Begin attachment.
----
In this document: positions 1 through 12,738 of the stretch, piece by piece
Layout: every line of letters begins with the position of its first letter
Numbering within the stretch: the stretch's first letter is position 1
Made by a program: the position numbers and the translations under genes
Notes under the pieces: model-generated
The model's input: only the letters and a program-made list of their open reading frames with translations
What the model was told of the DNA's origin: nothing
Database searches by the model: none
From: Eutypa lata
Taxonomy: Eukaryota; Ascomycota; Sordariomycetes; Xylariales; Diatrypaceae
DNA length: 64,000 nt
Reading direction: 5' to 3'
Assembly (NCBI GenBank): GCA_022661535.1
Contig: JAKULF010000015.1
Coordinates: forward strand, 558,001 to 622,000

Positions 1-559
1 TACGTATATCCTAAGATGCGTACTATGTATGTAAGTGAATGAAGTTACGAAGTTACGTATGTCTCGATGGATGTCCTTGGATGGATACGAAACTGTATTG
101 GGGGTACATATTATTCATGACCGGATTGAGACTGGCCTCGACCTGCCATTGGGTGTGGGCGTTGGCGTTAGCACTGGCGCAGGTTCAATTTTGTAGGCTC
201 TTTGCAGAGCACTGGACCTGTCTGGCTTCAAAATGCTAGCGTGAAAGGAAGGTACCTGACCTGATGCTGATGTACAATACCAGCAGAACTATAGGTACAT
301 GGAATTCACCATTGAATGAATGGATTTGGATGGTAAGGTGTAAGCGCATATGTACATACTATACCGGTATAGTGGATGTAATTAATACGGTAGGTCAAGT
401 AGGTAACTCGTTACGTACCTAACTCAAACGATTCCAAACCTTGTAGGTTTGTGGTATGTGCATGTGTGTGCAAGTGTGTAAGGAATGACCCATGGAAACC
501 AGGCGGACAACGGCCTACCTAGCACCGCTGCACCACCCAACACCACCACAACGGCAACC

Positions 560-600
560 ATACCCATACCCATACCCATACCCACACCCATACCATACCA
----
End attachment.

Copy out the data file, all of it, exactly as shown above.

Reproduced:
In this document: positions 1 through 12,738 of the stretch, piece by piece
Layout: every line of letters begins with the position of its first letter
Numbering within the stretch: the stretch's first letter is position 1
Made by a program: the position numbers and the translations under genes
Notes under the pieces: model-generated
The model's input: only the letters and a program-made list of their open reading frames with translations
What the model was told of the DNA's origin: nothing
Database searches by the model: none
From: Eutypa lata
Taxonomy: Eukaryota; Ascomycota; Sordariomycetes; Xylariales; Diatrypaceae
DNA length: 64,000 nt
Reading direction: 5' to 3'
Assembly (NCBI GenBank): GCA_022661535.1
Contig: JAKULF010000015.1
Coordinates: forward strand, 558,001 to 622,000

Positions 1-559
1 TACGTATATCCTAAGATGCGTACTATGTATGTAAGTGAATGAAGTTACGAAGTTACGTATGTCTCGATGGATGTCCTTGGATGGATACGAAACTGTATTG
101 GGGGTACATATTATTCATGACCGGATTGAGACTGGCCTCGACCTGCCATTGGGTGTGGGCGTTGGCGTTAGCACTGGCGCAGGTTCAATTTTGTAGGCTC
201 TTTGCAGAGCACTGGACCTGTCTGGCTTCAAAATGCTAGCGTGAAAGGAAGGTACCTGACCTGATGCTGATGTACAATACCAGCAGAACTATAGGTACAT
301 GGAATTCACCATTGAATGAATGGATTTGGATGGTAAGGTGTAAGCGCATATGTACATACTATACCGGTATAGTGGATGTAATTAATACGGTAGGTCAAGT
401 AGGTAACTCGTTACGTACCTAACTCAAACGATTCCAAACCTTGTAGGTTTGTGGTATGTGCATGTGTGTGCAAGTGTGTAAGGAATGACCCATGGAAACC
501 AGGCGGACAACGGCCTACCTAGCACCGCTGCACCACCCAACACCACCACAACGGCAACC

Positions 560-600
560 ATACCCATACCCATACCCATACCCACACCCATACCATACCA